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which, as a means and a pledge, derives its efficacy from the institution of Christ. This point however having been controverted, it will be proper to adduce some authorities in its support, and they shall be such as are generally allowed to have some weight upon subjects of this kind. Archbishop Cranmer, the leader of the reformation in our own country, in his Catechism explains the effects of baptism in these words, “ Now learn, I pray you, what God worketh in us by baptism, and what benefits he giveth us in the same; for baptism is not water alone, but it is the water of God, and hath its strength by the word of God, and is a seal of God's promise, wherefore it doth work in us all those things whereunto God hath ordained it. Wherefore we ought not to have an eye only to the water, but to God rather, which did ordain the baptism of water, and commanded it to be done in his name, For he is almighty, and able to work in us by baptism forgiveness of our sins, and all those wonderful effects and operations for which he hath ordained the same, although man's reason is not able to conceive the same. Therefore consider the great treasures and benefits whereof God makes us partakers, when we are baptized; which be these. The first is, that in baptism our sins be forgiven us. The second, that the Holy Ghost is given to Us, which doth shed abroad the love of God in our heart. The third is, that by baptism the whole righteousnessd of Christ is given to us, that we may claim the same as our own. Fourthly, by baptism we die with Christ, and are buried as it were into bis death, that we should suffer afflictions and death as Christ himself hath suffered. By which, I trust, you understand wherefore baptism is called the bath of regeneration, and how in baptism we be born again and made new creatures in Christ."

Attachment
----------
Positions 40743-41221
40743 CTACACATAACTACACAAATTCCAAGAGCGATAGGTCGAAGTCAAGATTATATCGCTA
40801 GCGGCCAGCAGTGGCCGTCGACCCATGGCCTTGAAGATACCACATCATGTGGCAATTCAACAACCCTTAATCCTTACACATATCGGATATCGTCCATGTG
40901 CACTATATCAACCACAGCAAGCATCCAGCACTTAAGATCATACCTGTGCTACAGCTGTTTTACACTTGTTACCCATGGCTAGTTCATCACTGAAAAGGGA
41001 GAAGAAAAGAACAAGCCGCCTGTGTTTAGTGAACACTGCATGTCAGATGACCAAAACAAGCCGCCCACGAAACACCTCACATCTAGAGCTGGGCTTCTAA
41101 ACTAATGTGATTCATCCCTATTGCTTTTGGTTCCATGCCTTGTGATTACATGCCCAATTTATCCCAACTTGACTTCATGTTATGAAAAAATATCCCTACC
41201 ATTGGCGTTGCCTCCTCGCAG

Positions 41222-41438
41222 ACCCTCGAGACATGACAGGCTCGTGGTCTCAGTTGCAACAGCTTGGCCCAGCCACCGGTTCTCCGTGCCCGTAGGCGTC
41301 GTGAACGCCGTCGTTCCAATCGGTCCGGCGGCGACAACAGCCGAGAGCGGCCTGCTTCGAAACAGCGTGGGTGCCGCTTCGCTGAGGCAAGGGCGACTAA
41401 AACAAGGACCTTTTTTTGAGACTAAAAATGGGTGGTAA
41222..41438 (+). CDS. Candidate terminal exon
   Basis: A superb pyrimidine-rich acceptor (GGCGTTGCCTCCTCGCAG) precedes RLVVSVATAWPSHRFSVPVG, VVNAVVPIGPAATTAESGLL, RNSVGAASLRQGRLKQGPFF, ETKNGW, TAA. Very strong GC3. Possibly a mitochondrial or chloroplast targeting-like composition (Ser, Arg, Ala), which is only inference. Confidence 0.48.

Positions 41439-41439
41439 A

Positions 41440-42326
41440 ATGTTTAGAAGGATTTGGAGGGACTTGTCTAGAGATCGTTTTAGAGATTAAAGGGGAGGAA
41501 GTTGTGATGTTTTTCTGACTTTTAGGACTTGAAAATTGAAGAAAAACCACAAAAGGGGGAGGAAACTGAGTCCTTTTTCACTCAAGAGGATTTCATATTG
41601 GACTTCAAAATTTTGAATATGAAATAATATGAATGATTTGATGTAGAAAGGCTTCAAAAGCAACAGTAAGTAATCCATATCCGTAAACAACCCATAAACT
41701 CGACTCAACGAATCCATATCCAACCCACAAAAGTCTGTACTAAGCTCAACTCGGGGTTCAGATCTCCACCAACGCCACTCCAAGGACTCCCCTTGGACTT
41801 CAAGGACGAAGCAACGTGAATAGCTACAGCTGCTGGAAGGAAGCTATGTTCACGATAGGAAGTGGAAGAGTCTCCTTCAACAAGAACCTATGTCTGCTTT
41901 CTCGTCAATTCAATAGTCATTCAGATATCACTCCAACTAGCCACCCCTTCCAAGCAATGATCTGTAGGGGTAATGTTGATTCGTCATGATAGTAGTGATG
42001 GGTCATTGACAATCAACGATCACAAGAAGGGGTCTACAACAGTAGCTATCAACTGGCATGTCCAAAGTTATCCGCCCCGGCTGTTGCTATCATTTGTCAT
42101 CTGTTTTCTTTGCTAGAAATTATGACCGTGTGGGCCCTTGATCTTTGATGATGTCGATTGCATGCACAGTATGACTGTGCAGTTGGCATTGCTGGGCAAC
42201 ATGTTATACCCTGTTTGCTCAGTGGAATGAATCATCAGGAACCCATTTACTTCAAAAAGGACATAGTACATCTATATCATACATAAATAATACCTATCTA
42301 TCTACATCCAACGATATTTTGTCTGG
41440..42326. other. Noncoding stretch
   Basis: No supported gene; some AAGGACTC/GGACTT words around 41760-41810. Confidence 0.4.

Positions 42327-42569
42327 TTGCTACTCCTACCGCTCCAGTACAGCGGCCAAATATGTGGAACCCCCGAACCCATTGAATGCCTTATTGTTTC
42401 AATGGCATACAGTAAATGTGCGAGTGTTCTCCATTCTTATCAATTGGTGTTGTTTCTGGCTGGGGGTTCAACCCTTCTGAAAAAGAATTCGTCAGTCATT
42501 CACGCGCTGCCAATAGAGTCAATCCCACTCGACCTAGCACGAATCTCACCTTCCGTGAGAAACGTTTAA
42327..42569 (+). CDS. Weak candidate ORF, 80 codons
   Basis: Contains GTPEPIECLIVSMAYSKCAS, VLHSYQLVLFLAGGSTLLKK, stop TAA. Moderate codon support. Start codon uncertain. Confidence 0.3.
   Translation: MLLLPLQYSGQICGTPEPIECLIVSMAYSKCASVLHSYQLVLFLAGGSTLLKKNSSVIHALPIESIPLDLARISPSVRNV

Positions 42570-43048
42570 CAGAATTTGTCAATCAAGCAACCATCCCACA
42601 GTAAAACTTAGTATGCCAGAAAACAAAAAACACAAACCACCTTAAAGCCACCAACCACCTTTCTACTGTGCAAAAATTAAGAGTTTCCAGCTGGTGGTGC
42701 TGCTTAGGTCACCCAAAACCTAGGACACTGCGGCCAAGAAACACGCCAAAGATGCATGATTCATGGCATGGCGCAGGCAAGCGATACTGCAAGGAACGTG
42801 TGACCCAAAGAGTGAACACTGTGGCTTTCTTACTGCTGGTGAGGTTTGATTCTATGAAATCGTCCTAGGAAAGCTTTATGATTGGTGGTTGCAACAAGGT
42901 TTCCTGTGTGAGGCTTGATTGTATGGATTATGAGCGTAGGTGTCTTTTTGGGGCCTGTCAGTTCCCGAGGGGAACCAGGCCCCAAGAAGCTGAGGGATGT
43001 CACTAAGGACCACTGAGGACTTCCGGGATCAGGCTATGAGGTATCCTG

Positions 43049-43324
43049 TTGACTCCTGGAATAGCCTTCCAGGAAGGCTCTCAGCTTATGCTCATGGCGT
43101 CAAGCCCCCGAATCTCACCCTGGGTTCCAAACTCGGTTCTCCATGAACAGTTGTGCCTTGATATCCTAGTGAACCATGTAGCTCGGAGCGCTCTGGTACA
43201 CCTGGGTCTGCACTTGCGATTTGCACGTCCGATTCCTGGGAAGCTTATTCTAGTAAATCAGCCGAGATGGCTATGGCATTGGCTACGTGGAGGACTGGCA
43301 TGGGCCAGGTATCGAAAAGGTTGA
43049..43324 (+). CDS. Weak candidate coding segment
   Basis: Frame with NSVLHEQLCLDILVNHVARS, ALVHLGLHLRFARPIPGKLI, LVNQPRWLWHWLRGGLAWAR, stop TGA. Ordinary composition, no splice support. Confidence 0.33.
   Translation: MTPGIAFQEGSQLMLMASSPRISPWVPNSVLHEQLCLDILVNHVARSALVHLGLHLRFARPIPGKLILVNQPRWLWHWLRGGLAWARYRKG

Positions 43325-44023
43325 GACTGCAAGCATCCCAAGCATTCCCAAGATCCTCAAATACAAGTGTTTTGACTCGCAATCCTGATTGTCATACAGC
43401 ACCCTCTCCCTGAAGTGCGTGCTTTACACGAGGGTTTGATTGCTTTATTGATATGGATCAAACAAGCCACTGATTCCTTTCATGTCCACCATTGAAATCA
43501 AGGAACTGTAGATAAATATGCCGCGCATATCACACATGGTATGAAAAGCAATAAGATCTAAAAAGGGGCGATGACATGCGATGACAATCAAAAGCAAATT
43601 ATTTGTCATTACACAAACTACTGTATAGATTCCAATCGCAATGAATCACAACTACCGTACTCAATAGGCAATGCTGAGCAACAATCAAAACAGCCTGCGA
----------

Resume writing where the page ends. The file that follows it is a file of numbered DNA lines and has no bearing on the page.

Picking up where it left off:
Bishop Jewel also, that illustrious champion of the catholic faith against popery, expresses bimself to the same purpose : “ As princes? seals confirm and warrant their deeds and charters, so do the sacraments witness to our conscience that God's promises are true, and shall continue for ever. They are not bare signs, it were blasphemy so to say: the grace of God doth always work with his sacraments; but we are taught not to seek that grace in the sign, but to assure ourselves, by receiving the